PORTLAND – It was 40 years ago Friday that the grand 138-foot clock tower at Union Station was demolished in a blur of dust and rubble, a scene that remained embedded in people’s minds for days, months, and even years.
The sprawling granite train station was not Portland’s only landmark to fall victim to the wrecking ball during the urban renewal of the 1960s, but its impact was certainly the greatest.
Black and white pictures of the clock tower crashing to the ground, on Aug. 31, 1961, offered a stark reminder that the city was losing its historic and architectural gems. Those images helped jump-start the city’s historic preservation movement, which has helped keep the city’s historic character alive.
“There were other losses, such as the old post office, but I think the pictures of Union Station really stayed in people’s minds,” said Jane Moody, an early member of the preservation group Greater Portland Landmarks, which was founded in 1964 as a direct result of the Union Station demolition. “Most of the citizenry today never saw Union Station, but they have the pictures.”
The demolition of Union Station had an emotional impact on people because the 73-year-old building was so widely used. It was a symbol of Portland’s hospitality and a gateway to the world beyond Maine.
After it was torn down, people grabbed pieces of its granite as souvenirs. The clock face was saved and today stands in Congress Square downtown.
“The station was such an integral part of people’s lives, it was how everyone traveled at that time,” said Earle G. Shettleworth Jr., director of the Maine Historic Preservation Commission. “It really caught people off guard. Passenger service ended in 1960, then a year later it was torn down.”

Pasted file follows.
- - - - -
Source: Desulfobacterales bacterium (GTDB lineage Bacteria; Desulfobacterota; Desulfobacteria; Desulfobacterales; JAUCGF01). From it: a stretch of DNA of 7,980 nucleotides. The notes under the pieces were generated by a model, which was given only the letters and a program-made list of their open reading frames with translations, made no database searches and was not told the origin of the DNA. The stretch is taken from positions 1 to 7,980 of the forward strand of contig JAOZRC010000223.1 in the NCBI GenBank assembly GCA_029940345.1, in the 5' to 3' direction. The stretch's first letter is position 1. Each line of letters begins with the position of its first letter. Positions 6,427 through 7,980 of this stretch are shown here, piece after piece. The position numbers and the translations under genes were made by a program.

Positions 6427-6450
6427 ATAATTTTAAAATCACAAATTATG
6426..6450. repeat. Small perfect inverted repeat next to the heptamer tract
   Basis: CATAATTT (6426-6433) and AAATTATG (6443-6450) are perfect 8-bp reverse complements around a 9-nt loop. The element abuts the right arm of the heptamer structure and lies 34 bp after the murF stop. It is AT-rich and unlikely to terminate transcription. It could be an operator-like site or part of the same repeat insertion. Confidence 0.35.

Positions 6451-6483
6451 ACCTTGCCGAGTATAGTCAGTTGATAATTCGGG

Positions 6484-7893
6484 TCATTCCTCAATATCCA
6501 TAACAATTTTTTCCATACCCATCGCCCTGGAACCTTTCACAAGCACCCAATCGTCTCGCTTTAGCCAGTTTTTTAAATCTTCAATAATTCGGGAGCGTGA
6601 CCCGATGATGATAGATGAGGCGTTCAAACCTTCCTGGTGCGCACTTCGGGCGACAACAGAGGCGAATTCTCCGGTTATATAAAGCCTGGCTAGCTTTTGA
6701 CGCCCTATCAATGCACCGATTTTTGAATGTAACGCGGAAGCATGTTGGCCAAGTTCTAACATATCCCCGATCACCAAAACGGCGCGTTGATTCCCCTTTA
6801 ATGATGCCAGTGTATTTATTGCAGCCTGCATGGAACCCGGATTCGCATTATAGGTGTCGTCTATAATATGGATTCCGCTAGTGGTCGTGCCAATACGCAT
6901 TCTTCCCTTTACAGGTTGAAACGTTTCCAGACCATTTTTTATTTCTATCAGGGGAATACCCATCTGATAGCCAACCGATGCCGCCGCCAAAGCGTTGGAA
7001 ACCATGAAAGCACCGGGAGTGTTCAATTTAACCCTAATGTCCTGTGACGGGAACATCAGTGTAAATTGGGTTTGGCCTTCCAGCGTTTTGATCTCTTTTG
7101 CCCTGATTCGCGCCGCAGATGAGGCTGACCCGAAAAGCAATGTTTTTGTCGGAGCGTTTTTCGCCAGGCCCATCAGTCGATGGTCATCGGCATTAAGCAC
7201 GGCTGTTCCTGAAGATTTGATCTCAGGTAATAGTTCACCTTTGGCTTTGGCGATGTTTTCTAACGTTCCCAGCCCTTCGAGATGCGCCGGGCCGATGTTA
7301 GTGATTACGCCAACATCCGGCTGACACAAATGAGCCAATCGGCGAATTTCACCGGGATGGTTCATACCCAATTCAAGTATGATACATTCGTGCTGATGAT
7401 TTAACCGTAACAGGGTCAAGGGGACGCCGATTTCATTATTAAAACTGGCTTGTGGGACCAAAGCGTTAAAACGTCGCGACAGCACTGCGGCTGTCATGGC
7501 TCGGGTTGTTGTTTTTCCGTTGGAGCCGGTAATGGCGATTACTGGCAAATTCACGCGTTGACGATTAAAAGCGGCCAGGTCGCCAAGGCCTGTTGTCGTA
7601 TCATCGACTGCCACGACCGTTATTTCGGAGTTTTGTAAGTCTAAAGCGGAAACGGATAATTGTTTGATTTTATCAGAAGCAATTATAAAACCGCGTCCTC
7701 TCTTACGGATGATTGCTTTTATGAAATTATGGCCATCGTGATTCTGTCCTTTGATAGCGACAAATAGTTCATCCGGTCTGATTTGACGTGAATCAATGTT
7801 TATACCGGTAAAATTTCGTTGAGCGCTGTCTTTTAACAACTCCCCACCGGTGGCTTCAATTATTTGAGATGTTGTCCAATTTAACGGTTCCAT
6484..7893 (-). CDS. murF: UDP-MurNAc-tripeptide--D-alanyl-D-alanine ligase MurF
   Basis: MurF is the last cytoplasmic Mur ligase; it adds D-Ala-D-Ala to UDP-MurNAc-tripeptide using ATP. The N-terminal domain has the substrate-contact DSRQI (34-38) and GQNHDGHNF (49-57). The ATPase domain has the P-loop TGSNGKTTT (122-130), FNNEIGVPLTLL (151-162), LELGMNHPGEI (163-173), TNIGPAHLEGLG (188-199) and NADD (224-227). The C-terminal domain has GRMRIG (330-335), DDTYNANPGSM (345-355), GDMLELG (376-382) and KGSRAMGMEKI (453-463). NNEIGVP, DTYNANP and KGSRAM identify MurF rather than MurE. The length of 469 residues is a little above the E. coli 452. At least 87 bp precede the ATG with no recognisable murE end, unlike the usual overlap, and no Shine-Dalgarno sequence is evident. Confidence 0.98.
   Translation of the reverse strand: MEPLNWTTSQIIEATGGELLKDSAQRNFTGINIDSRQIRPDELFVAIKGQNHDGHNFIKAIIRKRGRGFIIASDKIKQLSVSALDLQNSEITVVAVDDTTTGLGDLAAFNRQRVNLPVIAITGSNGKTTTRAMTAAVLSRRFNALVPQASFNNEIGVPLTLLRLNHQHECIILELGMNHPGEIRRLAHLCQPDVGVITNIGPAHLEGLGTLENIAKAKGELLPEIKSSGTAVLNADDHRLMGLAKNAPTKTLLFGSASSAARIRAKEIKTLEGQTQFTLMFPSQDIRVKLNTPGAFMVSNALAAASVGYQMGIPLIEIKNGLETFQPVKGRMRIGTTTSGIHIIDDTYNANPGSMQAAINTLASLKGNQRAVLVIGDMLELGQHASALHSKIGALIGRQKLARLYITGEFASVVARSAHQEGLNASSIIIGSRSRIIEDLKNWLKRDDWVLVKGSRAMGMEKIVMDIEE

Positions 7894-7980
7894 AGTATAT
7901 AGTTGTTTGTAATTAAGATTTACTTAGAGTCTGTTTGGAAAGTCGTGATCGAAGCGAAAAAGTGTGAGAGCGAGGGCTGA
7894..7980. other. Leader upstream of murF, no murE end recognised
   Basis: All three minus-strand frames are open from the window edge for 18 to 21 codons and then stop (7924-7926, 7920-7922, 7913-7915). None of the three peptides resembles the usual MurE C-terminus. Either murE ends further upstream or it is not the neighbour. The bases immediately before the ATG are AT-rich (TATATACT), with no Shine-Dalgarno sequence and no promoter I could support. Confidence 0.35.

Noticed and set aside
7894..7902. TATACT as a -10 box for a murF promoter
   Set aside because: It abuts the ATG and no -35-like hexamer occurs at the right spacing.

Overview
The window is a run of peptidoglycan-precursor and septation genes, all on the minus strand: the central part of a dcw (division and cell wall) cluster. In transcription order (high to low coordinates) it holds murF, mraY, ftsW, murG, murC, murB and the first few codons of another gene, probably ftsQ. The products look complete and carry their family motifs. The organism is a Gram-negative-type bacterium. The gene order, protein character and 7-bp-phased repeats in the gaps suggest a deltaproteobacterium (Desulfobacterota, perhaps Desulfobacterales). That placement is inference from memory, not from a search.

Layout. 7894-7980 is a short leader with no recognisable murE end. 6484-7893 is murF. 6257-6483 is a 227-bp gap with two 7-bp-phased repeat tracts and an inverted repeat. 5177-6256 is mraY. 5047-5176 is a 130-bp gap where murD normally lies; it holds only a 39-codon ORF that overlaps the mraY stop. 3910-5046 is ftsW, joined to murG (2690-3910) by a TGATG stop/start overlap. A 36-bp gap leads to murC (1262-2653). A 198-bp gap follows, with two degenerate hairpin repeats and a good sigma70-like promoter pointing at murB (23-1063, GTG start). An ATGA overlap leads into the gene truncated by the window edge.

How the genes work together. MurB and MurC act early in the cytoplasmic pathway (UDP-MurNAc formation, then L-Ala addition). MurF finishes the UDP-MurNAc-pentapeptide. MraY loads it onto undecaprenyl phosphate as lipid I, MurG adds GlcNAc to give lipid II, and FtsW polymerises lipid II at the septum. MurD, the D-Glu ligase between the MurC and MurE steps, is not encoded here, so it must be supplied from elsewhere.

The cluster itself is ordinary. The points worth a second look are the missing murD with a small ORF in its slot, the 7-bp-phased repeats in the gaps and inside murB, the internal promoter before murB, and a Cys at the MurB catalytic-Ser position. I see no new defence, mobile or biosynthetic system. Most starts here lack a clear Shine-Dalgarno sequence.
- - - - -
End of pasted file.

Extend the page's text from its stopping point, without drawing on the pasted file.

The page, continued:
A Boston developer purchased the building for $250,000 and planned to build a shopping center there. The one-story replacement building, which still stands today, houses a grocery store, a Chinese restaurant, a second-hand clothing store and liquor store, among others.
“It was just an era when old was bad and new was good, that was everyone’s mind-set,” said Pam Plumb, who became the first executive director of Greater Portland Landmarks in 1969. “Take a good look at what’s in Union Station’s place now, it’s so bad, architecturally. It’s sad to think that all those stores could have been housed in the station, we could have had both.”
Because of all the preservation efforts which have come after the fall of Union Station, Portland is now a city where historic buildings are looked at as a valuable economic and cultural asset.
“Today if the old post office was vacated, developers would be lining up to buy it,” said Shettleworth.